Gwladys Robinson, Marchioness of Ripon
Constance Gwladys Robinson, Marchioness of Ripon (24 April 1859 – 27 October 1917), was a British patron of the arts. She was a close friend of Oscar Wilde, who dedicated his play A Woman of No Importance to her; other celebrated friends included Nellie Melba, whose success in London was largely due to Lady Ripon's support, Nijinsky and Diaghilev.
Lady Ripon married St George Lowther, 4th Earl of Lonsdale, and had a daughter, Juliet.
After his death she married Frederick Robinson, 2nd Marquess of Ripon, then known by his courtesy title of Earl de Grey. They had no children.
She died in October 1917, aged 58. Lord Ripon survived her by six years and died in September 1923, aged 71. They are buried together in the Ripon family tomb at Studley Royal Church.
Lady Ripon was descended from George Herbert, 11th Earl of Pembroke; his mother was the Russian-born Countess Catherine Woronzow (or Vorontsov), daughter of the Russian ambassador to Britain, Semyon Romanovich Vorontsov. Her mother was the granddaughter of Sir William à Court, 1st Baronet.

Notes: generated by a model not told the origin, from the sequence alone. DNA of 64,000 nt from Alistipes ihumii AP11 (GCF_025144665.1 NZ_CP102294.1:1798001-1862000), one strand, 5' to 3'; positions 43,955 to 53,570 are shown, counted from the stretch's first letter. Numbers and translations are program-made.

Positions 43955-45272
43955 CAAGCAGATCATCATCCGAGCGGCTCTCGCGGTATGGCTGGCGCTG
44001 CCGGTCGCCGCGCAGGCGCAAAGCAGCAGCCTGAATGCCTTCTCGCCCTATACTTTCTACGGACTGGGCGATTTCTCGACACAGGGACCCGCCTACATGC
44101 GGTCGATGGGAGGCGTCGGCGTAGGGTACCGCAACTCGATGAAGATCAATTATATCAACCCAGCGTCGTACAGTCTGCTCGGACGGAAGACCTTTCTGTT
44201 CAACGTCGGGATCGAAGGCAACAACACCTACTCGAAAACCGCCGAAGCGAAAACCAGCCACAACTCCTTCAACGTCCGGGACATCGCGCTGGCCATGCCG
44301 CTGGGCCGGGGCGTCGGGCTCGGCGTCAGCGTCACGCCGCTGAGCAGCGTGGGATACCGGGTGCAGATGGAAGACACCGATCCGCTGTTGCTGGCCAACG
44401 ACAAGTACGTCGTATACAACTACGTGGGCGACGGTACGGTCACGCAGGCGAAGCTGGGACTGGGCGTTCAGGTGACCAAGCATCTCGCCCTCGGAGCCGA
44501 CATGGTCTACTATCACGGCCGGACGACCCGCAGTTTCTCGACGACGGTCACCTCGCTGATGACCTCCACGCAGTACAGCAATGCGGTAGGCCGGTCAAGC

Most of Lady Ripon's six siblings were notable:
- George Robert Charles Herbert (1850–1895), who became the 13th Earl of Pembroke.
- Sidney Herbert (1853–1913), a Member of Parliament, who succeeded his brother as the 14th Earl of Pembroke.
- Michael Henry Herbert (The Hon. Sir Michael Herbert, KCMG, CB, PC) (1857–1904), a diplomat who ended his career as British Ambassador to the U.S. in Washington DC, after whom the town of Herbert in Saskatchewan, Canada, is named. One of his sons was Sir Sidney Herbert, 1st Baronet.
- Mary Catherine (1849–1935), who married, in 1873, the modernist theologian, Baron Friedrich von Hügel.
- Elizabeth Maud (1851–1933), who married, in 1872, the composer, Sir Charles Hubert Parry.